Aug. 17 (Bloomberg) -- India aims to pour $60 billion into ports by 2020 under a drive to spur the fastest growth in more than two decades and ease bottlenecks stoking the highest inflation among major economies.
The target is part of Prime Minister Manmohan Singh’s planned $1 trillion revamp of choked transport and power networks to achieve faster expansion. The push must transcend a history of insufficient investment, which has left the world’s most populous democracy trailing a Chinese economy now more than three times larger.
“If there isn’t enough capacity, you lose time and it adds to cost,” said Leif Eskesen, a Singapore-based economist at HSBC Holdings Plc who worked at the International Monetary Fund. “India is poised for continued strong growth over the medium and long term, but further reforms are a must to bring sustained double-digit growth within reach.”
India’s clogged harbors put Thermax Ltd., a power-equipment maker, at a disadvantage to Chinese rivals for obtaining raw materials and shipping goods.
“It takes 45 days transportation for incoming cargo for me and similar time when I send it to my customers overseas,” said M.S. Unnikrishnan, managing director of the company, which is based in the western city of Pune. “The Chinese can possibly do it in seven days.”
India’s prime minister is relying partly on investment by companies such as DP World Ltd. and AP Moller-Maersk A/S to lift capability at ports to 3.1 billion tons by 2020 from 963 million tons in 2010. Achieving this objective would enable greater imports of items from electronics to oil, helping damp inflation by better feeding consumer demand. Deeper berths for bigger container ships also are pivotal to India’s attempt at galvanizing exports of items from clothes to cars.
Singh is striving to rival China, the fastest-growing major economy, by achieving 10 percent annual gains in gross domestic product, compared with 8.5 percent in the fiscal year that ended March 31. India has grown at a 10 percent annual pace only once since 1953, in 1988-1989.
China’s gross domestic product, which was about the same size in 1980 as India’s $182 billion GDP, has swelled to almost $6 trillion after boosting investment, compared with India’s $1.7 trillion. About 76 percent of India’s 1.2 billion people live on less than $2 a day, according to the World Bank.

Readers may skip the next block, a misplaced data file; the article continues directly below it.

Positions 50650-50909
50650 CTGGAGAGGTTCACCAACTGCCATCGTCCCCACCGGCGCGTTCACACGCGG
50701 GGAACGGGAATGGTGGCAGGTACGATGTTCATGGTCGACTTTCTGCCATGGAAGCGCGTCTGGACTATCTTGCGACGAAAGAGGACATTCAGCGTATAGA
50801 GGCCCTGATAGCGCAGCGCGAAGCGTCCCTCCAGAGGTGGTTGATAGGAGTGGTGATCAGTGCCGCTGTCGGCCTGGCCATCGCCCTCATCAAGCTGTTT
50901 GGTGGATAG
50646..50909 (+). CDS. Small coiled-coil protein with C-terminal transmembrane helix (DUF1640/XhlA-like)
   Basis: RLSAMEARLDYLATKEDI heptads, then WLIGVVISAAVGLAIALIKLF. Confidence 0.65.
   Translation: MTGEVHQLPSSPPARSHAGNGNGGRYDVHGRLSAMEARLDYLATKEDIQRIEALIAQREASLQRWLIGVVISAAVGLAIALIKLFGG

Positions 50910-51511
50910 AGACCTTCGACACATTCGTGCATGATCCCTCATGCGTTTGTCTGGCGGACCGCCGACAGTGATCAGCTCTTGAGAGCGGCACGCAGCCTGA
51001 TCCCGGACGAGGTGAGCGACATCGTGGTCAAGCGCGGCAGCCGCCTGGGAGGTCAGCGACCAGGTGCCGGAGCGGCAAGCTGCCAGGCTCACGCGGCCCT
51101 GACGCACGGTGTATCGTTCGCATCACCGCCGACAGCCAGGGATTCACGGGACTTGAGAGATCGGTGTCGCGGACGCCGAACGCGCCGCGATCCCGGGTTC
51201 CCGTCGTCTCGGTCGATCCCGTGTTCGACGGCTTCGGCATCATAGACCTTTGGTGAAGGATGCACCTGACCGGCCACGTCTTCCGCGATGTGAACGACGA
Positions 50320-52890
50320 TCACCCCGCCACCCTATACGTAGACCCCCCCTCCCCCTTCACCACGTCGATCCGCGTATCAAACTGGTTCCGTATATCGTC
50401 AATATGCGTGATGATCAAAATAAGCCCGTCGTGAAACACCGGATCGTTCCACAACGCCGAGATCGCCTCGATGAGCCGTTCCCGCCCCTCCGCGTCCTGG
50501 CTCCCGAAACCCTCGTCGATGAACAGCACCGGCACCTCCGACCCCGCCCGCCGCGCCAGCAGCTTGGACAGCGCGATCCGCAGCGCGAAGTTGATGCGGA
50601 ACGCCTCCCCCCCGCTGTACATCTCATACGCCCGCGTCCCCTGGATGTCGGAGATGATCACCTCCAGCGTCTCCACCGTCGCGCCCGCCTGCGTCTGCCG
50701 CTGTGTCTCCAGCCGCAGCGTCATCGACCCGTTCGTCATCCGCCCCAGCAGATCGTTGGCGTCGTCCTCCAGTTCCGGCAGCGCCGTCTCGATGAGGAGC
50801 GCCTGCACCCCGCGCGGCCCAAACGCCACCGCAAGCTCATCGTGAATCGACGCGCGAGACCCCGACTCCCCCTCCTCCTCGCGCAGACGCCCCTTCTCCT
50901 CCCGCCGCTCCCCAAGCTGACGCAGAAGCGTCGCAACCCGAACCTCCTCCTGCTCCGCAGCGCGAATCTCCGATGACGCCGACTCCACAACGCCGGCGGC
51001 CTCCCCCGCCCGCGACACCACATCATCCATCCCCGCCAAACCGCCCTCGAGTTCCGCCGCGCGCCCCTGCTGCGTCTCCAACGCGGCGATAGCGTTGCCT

The South Asian nation’s attempt to address port-investment shortfalls stands to benefit builder Larsen and Toubro Ltd., according to Taurus Asset Management Co. Increasing cargo traffic makes Mundra Port & Special Economic Zone Ltd. a buy, said K.R. Choksey Shares & Securities Pvt. Ltd.
Port projects worth 103 billion rupees ($2.3 billion) are under construction or implementation, Ministry of Shipping figures show. They involve the government and private enterprise, and include a 35-billion-rupee liquefied natural-gas terminal at Cochin in the south and the 14.6-billion-rupee development of berths and a terminal in western Mumbai city.
Mumbai-based Larsen and Toubro, India’s biggest builder of power networks and airports, has climbed more than 9 percent during the last two years. Mundra, a cargo terminal on the west coast, is up 26 percent in the same period.
A global stocks rout this month hurt both shares, and the Bombay Stock Exchange Sensitive Index is down 18 percent so far this year. Indian equities are now attractively valued and Mundra is worth buying, said Deven Choksey, managing director at Mumbai-based K.R. Choksey Shares & Securities, which has $125 million in assets.
Stock prices will recover, corporate-earnings growth will improve and “then you will see substantial performance by the infrastructure sector,” said Sadanand Shetty, a Mumbai-based fund manager at Taurus Asset Management, which has about $665 million in assets. At least five of the funds Taurus manages invested in Larsen and Toubro as of the end of July.